In order to make use of metal-containing targets, it was known in the prior art to use metallic solutions at room temperature as target droplets for laser-generated punctiform plasma. In U.S. Pat. No. 6,831,963 B2, copper compounds and zinc compounds in particular such as chloride solutions, bromide solutions, sulfate solutions, nitrate solutions and organometallic solutions are described as metallic solutions which can be applied in the vicinity of optical components without damage to the latter because hardly any debris is produced. However, substantially only radiation in the range from 11.7 nm to 13 nm is generated, which must be classified as out-of-band radiation components within the meaning of the above-stated requirements of EUV lithography. The same situation is also described for tin compounds, particularly tin chloride, in US 2004/0208286 A1.
As is disclosed in WO 2002/046839 A, an injection of droplets in liquids (e.g., tin as compound or nanoparticle) makes it possible to limit the amount of convertible target material. However, it is disadvantageous that all of the carrier liquids or solvents known for this purpose contain component parts which are damaging to optics (carbon coating, oxygen oxidation, etc.).
WO 2004/056158 A2 describes a device for generating x-ray radiation and EUV radiation in which a mist with an atomic density of >108 atoms/cm3 is generated for increasing the target density of the smallest possible droplets (on the order of the laser wavelength). The improved target density is generated by the absorption of the target liquid in a nonreactive gas in that an electro-magnetically switchable valve is connected to an ultrasonic nozzle via an expansion duct which is outfitted with heating means for increasing temperature in order to generate a supersaturated vapor and supply it by bursts through the target nozzle for generating plasma. The disadvantage here consists in the elaborate metering procedure and in that the target density drops off quickly after exiting the target nozzle.
Gaseous injections of nanoparticles into a carrier gas, as is described in EP 0 858 249 B1 and WO 2004/084592 A2, are generally not sufficiently concentrated because the particle-containing “gas cloud” expands rather quickly so that the density is too low for an efficient excitation, e.g., by means of a laser, even at a short distance from the injection site (on the order of 1 cm). Therefore, the excitation must be carried out in the vicinity of the injection opening, and limiting the particle quantity to the amount needed for complete energy conversion cannot be accomplished in a simple manner.
WO 2004/084592 A2 discloses a possibility for metering solid target material. A chamber system is provided in which a mixing of solid or liquid target clusters in a gas is carried out in a first chamber. As a result, a “focused mass flow” is generated in a second chamber and arrives in the third chamber for plasma generation through a periodically opening shutter device as a pulsed mass flow in order to provide the necessary amount of convertible target material for each laser pulse and accordingly to reduce the proportion of unconverted target material in the plasma chamber. The target material that is blocked in the second chamber by the shutter device is sucked out and can be reused.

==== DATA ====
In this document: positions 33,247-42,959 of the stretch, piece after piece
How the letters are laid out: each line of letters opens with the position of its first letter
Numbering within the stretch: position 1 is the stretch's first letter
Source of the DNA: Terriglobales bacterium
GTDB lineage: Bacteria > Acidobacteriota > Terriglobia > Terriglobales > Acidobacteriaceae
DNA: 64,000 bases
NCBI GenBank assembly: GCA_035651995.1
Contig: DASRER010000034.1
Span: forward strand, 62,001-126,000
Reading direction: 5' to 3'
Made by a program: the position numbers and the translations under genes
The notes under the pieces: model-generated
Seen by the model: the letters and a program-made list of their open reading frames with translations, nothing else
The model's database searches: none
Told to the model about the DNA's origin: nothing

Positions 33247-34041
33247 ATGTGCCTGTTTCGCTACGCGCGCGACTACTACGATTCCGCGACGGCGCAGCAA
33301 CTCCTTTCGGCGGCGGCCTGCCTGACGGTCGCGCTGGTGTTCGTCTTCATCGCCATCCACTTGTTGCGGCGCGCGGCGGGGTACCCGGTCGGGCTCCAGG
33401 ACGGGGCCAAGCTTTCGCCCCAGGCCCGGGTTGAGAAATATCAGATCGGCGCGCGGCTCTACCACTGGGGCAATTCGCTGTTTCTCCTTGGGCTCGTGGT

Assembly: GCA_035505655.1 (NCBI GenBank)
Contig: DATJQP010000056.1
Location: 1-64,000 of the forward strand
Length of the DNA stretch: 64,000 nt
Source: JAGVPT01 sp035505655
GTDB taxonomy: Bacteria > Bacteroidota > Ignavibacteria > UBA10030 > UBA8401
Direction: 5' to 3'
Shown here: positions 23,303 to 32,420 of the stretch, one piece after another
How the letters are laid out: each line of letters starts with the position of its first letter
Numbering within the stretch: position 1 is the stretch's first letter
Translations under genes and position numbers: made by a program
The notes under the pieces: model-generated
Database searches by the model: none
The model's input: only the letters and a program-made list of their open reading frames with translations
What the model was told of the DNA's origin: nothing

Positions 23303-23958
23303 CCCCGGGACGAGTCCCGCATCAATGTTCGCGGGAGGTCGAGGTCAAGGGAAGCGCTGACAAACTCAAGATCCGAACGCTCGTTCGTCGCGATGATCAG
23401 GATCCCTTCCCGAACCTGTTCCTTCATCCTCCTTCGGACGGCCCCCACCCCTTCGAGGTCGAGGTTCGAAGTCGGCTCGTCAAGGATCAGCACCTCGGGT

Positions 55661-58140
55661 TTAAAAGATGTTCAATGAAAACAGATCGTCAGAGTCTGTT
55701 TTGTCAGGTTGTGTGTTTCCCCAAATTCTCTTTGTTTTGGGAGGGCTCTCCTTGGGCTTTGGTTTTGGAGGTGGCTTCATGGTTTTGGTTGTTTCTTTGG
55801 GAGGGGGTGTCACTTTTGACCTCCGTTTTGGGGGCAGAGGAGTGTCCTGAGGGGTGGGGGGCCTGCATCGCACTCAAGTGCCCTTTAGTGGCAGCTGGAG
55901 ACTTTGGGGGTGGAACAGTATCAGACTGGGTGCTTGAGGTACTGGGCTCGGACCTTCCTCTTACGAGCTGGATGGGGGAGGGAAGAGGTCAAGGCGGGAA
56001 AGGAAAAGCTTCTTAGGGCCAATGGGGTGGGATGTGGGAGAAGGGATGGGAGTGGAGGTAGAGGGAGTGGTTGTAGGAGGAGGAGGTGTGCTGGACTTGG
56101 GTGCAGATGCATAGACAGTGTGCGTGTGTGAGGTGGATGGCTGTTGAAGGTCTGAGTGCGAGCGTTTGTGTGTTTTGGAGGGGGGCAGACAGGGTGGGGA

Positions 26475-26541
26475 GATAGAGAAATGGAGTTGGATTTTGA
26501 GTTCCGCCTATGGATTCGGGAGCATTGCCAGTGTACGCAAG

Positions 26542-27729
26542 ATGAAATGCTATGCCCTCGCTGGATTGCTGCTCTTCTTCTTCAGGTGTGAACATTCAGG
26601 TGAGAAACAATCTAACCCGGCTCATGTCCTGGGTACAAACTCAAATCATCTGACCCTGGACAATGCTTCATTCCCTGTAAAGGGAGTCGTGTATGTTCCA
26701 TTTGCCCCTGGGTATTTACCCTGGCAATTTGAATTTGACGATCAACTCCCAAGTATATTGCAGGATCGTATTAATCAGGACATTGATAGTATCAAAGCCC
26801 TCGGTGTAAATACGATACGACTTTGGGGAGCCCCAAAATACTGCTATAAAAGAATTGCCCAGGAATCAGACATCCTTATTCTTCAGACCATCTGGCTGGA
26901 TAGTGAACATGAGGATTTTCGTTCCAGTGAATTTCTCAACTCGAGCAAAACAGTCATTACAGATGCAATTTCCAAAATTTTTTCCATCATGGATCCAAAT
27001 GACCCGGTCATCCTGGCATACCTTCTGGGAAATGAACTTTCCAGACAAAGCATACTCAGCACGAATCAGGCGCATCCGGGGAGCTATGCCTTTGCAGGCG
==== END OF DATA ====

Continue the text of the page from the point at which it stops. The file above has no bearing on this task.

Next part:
It is the primary object of the invention to find a novel possibility for generating EUV radiation by means of a plasma induced by an energy beam that pen-nits a more efficient conversion of the energy radiation into EUV radiation in the wavelength region of 13.5 nm by using metallic target material without the optical components arranged downstream being damaged by debris that is generated as a result of excess target material. Further, the target material can be supplied in such a way that radiation is generated at a great distance from the injection device so as to ensure a long lifetime of the injection device.
Another object of the invention is to find a form of injection for metallic target material which
In an arrangement for generating extreme ultraviolet radiation from a plasma generated by an energy beam with high conversion efficiency in which a pulsed energy beam is directed in a plasma generation chamber to a location where it interacts with a target, containing a target feed device, a mixing chamber for generating a mixture of particles of an emission-efficient target material with at least one carrier gas, and an injection unit for dispensing individually defined target volumes into the plasma generation chamber in a metered manner in order to supply only as much emission-efficient target material to the interaction location as can be converted into radiation by an energy pulse, the above-stated object is met in that the target feed device has a gas liquefaction chamber, wherein the target material is supplied to the injection unit as a mixture of solid metal particles in liquefied carrier gas, and in that the injection unit has a droplet generator with a nozzle chamber and a target nozzle for generating a defined droplet size and series of droplets, wherein means which are controllable in a frequency-dependent manner and which are triggered by the pulse frequency of the energy beam are connected to the injection unit for generating a time-controlled series of droplets.